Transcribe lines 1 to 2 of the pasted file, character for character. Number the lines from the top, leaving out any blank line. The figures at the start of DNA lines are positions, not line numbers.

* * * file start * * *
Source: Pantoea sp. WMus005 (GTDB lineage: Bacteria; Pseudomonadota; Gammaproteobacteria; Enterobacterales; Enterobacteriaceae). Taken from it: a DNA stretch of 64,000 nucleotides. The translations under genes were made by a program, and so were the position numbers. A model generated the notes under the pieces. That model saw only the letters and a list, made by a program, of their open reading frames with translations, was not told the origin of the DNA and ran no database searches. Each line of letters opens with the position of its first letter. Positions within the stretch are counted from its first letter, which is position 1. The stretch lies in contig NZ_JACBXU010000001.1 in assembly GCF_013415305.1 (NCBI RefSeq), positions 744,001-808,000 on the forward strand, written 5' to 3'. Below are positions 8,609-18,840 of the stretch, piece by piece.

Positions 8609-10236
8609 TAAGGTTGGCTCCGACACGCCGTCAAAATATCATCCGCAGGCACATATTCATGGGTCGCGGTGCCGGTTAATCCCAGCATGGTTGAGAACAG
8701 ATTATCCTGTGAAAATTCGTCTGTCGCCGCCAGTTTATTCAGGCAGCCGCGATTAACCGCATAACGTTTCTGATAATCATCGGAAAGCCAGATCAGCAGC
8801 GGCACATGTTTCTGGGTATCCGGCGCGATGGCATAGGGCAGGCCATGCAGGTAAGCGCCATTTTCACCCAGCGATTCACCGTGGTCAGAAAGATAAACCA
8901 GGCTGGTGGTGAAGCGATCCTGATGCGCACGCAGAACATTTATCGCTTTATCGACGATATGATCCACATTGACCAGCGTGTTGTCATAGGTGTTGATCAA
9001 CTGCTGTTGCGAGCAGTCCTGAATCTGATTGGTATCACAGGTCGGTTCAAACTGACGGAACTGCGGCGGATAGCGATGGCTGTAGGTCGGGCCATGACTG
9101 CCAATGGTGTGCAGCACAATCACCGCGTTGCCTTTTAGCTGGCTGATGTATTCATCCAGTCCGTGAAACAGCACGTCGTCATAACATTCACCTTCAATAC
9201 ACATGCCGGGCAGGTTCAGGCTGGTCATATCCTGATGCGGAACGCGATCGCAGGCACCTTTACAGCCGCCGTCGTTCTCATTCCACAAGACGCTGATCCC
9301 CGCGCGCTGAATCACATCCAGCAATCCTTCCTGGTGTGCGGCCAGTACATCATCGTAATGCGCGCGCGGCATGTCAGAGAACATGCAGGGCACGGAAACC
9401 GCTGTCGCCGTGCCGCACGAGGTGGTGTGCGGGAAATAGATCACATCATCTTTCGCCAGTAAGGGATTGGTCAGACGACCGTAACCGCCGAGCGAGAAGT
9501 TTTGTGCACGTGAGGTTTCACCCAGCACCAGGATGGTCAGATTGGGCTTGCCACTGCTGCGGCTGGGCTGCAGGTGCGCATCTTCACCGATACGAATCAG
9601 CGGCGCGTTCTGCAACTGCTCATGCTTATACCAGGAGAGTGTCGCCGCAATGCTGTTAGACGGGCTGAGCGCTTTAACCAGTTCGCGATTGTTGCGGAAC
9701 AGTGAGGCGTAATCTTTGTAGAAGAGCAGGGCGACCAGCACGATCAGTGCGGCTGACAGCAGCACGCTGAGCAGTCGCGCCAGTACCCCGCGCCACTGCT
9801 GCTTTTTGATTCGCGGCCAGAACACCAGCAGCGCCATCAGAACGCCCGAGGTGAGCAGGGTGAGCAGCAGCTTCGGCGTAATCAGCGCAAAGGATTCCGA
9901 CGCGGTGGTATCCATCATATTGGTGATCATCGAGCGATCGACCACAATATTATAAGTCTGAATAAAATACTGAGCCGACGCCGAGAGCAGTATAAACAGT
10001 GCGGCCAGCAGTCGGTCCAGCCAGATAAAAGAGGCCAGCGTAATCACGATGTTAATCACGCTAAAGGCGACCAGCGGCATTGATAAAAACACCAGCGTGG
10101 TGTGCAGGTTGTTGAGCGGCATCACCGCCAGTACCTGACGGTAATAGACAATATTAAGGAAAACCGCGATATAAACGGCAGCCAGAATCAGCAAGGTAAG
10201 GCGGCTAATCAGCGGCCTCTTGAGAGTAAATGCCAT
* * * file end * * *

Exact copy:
Source: Pantoea sp. WMus005 (GTDB lineage: Bacteria; Pseudomonadota; Gammaproteobacteria; Enterobacterales; Enterobacteriaceae). Taken from it: a DNA stretch of 64,000 nucleotides. The translations under genes were made by a program, and so were the position numbers. A model generated the notes under the pieces. That model saw only the letters and a list, made by a program, of their open reading frames with translations, was not told the origin of the DNA and ran no database searches. Each line of letters opens with the position of its first letter. Positions within the stretch are counted from its first letter, which is position 1. The stretch lies in contig NZ_JACBXU010000001.1 in assembly GCF_013415305.1 (NCBI RefSeq), positions 744,001-808,000 on the forward strand, written 5' to 3'. Below are positions 8,609-18,840 of the stretch, piece by piece.

Positions 8609-10236